unfair, to the extent that there is a legal onus or something analogous to it, the

onus rests on the applicant in the sense that it is the applicant who bears the risk

of failure if the satisfaction required by s.385 including s.385(c) is not

reached. As to evidentiary onus, plainly a party seeking to establish a fact bears

onus of adducing evidence necessary to establish that fact. In a practical sense,

in most cases the question of where an evidentiary onus resides will be

answered by asking: in relation to each matter about which the Commission

must be satisfied, which party will fail if no evidence or no further evidence

about the matter were given?

[59] In order to be satisfied that there was a valid reason for the dismissal here I must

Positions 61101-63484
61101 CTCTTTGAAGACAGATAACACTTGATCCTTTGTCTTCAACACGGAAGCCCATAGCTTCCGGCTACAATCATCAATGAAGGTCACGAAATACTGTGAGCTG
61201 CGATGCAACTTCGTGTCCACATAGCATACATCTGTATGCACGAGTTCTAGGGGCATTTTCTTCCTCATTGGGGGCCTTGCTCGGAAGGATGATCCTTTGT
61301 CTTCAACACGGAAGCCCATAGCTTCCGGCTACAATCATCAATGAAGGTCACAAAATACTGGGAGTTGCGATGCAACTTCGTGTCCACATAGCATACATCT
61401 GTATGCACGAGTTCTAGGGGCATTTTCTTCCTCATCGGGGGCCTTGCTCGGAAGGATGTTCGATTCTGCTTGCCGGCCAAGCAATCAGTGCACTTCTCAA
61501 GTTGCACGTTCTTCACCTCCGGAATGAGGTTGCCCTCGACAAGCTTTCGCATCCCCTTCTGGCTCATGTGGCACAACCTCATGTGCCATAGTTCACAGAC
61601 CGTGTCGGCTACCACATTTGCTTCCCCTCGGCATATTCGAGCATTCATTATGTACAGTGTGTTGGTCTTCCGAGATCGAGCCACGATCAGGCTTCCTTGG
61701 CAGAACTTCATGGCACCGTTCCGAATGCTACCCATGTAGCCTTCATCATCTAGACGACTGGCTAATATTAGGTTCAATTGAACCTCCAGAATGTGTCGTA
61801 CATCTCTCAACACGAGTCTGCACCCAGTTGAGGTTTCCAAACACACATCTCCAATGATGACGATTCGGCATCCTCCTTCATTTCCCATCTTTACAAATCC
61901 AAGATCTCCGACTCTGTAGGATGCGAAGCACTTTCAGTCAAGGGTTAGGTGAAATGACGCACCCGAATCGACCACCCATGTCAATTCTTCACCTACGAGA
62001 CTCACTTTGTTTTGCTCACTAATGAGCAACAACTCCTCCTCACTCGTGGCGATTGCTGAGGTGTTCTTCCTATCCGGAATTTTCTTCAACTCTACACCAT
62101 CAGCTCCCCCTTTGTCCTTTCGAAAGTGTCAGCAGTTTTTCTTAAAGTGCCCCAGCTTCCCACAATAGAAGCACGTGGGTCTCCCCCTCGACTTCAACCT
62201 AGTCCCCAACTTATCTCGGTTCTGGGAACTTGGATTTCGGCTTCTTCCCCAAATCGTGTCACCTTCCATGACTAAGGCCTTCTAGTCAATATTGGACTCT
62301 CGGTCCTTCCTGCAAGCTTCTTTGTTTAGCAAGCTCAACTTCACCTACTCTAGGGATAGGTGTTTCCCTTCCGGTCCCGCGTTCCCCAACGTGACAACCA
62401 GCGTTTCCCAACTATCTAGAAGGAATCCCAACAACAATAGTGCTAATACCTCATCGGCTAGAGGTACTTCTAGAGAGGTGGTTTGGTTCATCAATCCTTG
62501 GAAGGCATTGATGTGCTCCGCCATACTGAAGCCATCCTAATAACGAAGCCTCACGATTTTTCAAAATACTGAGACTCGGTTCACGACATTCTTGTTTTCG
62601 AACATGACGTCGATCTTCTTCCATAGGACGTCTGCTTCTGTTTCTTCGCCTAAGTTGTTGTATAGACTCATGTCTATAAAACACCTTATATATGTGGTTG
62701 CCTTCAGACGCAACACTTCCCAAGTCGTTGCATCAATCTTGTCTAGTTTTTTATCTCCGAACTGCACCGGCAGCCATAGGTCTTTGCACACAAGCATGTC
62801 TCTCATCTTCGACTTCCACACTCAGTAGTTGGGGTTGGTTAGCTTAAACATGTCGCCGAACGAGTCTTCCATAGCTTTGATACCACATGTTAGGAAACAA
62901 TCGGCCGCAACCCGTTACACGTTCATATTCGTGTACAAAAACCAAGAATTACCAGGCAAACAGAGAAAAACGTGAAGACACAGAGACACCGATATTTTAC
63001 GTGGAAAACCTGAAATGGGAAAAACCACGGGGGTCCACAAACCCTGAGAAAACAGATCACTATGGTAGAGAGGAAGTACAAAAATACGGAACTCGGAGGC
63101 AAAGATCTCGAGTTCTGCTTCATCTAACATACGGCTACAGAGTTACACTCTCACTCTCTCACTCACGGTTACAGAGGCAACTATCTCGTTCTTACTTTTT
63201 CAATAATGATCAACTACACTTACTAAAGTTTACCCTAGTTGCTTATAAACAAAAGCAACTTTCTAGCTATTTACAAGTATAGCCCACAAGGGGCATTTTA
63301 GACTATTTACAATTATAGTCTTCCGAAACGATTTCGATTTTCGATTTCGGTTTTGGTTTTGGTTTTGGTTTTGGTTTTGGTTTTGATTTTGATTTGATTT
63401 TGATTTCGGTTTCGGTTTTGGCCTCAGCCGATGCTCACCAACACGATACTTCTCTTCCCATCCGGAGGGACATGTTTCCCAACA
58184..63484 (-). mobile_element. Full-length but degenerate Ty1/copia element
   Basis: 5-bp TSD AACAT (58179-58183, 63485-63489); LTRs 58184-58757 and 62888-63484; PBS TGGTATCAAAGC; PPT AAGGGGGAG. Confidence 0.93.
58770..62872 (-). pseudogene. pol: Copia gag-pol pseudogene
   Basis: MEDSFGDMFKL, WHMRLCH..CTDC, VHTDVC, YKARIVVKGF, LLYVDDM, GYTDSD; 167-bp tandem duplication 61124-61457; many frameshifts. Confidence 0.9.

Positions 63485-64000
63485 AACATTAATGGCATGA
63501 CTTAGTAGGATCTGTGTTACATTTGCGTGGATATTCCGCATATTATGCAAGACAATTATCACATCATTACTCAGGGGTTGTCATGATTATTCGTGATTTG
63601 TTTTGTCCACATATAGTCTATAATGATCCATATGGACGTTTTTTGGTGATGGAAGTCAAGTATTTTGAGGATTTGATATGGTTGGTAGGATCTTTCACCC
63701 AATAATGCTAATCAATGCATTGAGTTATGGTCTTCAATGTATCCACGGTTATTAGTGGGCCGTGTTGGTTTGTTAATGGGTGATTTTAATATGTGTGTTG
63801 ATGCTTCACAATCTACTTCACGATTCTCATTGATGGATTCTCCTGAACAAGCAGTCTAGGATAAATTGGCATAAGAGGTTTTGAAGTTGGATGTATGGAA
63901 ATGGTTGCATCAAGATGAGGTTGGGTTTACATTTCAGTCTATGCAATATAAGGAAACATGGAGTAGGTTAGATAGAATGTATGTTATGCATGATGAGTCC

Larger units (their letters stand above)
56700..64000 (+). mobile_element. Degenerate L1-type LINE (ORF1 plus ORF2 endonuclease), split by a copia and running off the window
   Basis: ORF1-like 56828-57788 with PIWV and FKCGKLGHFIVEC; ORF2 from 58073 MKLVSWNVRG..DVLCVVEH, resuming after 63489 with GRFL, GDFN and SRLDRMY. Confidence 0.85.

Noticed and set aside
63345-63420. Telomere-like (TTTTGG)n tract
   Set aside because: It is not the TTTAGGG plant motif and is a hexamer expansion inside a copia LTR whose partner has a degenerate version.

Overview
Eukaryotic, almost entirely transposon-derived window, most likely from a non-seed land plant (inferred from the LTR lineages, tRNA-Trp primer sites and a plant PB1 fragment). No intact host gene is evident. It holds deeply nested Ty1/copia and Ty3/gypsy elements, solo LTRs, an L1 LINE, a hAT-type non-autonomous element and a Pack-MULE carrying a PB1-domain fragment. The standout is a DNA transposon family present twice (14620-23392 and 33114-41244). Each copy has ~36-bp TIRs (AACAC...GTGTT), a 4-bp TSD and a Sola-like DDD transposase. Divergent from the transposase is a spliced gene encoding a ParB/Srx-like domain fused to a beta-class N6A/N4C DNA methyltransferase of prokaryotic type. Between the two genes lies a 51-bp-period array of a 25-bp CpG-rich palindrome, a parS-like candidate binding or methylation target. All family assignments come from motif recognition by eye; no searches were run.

conclude that the Applicant had no intention of returning to work her allocated shifts when she

applied for annual leave and that in that event, she was dishonest and mislead her employer into

believing that she did intend to return to work. The Applicant asserted that at all times it was

[2023] FWC 2570

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her intention to return to Australia to work on her allocated shifts. The conclusion for which the

Respondent contended was based largely on adverse inferences that they maintained should be

drawn from the Applicant’s failure to produce documents. Mr. Hughes accepted in crossexamination that the Respondent did not provide the Applicant with any evidence that she had

mislead the Respondent but that the Respondent simply stated to the Applicant that they

believed that she did not intend to return.27 The Respondent’s case was that the Commission

could nonetheless be satisfied that the conduct occurred because the surrounding agreed or

proven facts were of a kind that that allowed the Commission to draw an inference, as the

Respondent had done, as to the Applicant’s real intention at the time the leave was requested.

[60] In DesignInc (Sydney) Pty Ltd v. Xu28 a Full Bench of the Commission restated the